In the original trial, 155 patients had 234 clinically significant polyps (6 mm or larger in size). Among them, 69 patients had FN interpretations [i.e., the by-patient sensitivity was 55% (86/155)]. These patients had 114 “missed” polyps/masses, which were not detected by reporting radiologists during their initial clinical reading. Causes of errors included observer errors [51% (35/69); observer perceptual or observer measurement], technical errors [23% (16/69); artifact, distension, fluid, excessive stool, etc.], and nonreconcilable [26% (18/69); polyps that were not found at retrospective analysis].15 The perceptual errors15 are associated with polyps that failed to be detected by the observers. The measurement errors15 refer to the errors associated with undermeasurement of polyp size as compared to colonoscopy findings as the “reference standard.” Such polyps were counted as FNs in the study.15 In this study, we focused on FN cases with observer errors because the aim of computer-aided diagnosis is to prevent observer errors. Technical errors including miselectronic cleansing should be minimized by removal of the source of each technical error.

For the evaluation of our CAD scheme, we created a database with the inclusion criterion that each case had at least one polyp that was visible on both supine and prone views. As a result, we obtained the 14 FN cases with 13 polyps and a mass due to the observer errors in our database. To test our CAD scheme more critically, we added ten FN cases containing ten polyps that were visible only on either view to the visible-on-both subdatabase (i.e., the 14 FN cases) and obtained a testing database containing a total of 24 FN cases with 23 polyps and a mass (we did not include cases with DICOM header corruption or cases with missing CT data in either position; note that they were all available FN cases). A radiologist experienced in CTC (>1000 cases read) reviewed CTC cases carefully and determined the locations of polyps with reference to colonoscopy reports. Polyp sizes ranged from 6 to 15 mm, with an average of 8.3 mm. The mass size was 35 mm. The size distributions of FN polyps/masses in the entire trial and in the total database used in this study are shown in Fig. Fig.1.1. 14, 7, 2, and 1 lesion were adenoma, hyperplastic, normal (one was a hamartoma; a detailed result was not available for the other lesion), and unknown (pathology result was not available), respectively. An experienced radiologist determined the difficulty of detection for each polyp/mass as difficult, moderate, and easy (the definitions are described in Sec. 2C). The radiologist also determined the morphology of each polyp.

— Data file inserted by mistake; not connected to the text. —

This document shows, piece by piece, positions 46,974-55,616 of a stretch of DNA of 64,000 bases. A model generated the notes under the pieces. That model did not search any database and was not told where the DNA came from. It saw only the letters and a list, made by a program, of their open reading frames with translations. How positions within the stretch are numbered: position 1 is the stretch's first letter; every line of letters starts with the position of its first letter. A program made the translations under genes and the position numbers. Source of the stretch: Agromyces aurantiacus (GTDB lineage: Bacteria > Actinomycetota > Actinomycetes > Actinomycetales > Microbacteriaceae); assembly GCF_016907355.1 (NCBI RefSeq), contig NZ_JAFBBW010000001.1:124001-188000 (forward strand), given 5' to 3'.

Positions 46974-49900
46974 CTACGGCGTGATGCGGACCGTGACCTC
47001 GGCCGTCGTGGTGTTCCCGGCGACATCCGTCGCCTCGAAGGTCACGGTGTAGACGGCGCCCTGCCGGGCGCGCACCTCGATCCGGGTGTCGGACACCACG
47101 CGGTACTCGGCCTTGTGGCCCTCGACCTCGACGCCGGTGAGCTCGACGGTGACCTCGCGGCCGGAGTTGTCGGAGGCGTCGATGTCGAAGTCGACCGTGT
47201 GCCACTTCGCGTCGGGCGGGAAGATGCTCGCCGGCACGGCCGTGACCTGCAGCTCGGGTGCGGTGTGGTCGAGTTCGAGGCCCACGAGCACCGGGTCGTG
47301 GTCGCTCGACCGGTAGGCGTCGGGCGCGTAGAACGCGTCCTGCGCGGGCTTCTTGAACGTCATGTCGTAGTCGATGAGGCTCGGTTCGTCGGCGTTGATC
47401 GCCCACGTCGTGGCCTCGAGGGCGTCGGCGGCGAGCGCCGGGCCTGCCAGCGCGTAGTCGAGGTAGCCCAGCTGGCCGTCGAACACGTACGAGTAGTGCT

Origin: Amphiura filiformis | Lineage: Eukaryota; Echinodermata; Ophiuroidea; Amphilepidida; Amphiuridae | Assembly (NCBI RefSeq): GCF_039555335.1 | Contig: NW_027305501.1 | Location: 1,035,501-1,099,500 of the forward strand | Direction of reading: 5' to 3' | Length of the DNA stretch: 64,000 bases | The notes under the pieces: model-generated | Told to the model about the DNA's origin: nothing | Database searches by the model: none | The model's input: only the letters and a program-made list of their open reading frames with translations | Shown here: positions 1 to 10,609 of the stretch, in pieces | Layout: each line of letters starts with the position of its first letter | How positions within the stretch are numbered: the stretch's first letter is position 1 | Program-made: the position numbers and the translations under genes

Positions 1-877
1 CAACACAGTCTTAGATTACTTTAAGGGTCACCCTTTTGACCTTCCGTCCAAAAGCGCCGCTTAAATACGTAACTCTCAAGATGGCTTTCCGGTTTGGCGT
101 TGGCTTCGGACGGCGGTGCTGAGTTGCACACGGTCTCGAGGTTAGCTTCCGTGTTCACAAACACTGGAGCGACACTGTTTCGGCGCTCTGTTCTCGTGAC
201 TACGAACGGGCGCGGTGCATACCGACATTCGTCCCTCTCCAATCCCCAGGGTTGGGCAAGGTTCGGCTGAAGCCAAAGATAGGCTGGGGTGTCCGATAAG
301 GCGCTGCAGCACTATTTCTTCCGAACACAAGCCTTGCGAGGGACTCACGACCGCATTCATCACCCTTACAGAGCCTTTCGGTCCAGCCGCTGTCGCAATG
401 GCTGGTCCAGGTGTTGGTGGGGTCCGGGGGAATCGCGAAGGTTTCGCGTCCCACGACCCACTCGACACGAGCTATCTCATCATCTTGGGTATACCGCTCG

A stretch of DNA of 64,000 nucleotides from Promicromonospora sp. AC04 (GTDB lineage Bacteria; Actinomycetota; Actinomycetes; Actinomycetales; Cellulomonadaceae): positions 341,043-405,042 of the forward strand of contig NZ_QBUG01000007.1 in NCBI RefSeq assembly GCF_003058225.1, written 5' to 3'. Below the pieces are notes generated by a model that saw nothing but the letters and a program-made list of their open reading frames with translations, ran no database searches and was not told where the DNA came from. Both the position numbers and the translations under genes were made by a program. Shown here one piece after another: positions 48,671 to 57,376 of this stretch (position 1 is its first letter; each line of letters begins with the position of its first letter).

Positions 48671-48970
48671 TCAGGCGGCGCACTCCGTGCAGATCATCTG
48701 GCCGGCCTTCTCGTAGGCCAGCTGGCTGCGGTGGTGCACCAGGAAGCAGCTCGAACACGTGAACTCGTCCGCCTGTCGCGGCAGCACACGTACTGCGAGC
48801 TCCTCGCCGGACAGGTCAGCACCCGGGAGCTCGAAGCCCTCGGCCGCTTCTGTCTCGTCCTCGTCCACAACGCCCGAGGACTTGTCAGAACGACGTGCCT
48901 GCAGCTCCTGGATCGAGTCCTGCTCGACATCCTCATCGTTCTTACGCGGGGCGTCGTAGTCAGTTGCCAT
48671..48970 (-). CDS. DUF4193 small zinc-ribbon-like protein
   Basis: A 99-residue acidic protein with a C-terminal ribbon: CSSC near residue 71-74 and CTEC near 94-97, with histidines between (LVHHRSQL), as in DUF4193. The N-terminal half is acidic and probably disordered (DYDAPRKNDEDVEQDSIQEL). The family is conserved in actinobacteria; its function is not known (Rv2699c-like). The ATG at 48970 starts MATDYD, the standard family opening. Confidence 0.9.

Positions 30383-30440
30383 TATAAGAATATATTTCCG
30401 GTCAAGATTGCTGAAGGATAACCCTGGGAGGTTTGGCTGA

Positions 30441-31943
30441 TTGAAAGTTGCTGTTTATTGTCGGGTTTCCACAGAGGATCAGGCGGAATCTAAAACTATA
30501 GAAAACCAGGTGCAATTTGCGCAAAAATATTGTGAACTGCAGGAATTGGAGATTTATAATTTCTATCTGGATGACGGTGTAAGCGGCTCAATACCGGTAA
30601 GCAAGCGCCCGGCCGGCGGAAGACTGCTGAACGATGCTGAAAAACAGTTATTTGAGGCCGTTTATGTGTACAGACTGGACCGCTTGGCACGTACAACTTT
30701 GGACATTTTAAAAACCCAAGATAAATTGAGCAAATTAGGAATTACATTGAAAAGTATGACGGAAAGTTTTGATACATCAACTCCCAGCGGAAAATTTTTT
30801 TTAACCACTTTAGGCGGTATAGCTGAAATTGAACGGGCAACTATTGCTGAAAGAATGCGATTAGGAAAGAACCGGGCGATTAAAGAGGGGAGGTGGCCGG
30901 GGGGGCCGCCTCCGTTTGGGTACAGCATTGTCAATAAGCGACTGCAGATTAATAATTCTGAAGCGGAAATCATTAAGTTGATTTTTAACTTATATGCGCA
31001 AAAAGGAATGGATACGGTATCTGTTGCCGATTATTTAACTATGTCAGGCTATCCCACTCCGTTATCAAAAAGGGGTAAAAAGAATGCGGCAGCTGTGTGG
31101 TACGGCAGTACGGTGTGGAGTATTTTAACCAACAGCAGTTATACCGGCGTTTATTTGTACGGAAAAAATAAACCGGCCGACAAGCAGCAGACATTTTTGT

Figure 1
Distributions of sizes of FN polyps in the entire trial and in the database used in this study. Note the two different scales on the left and right vertical axes.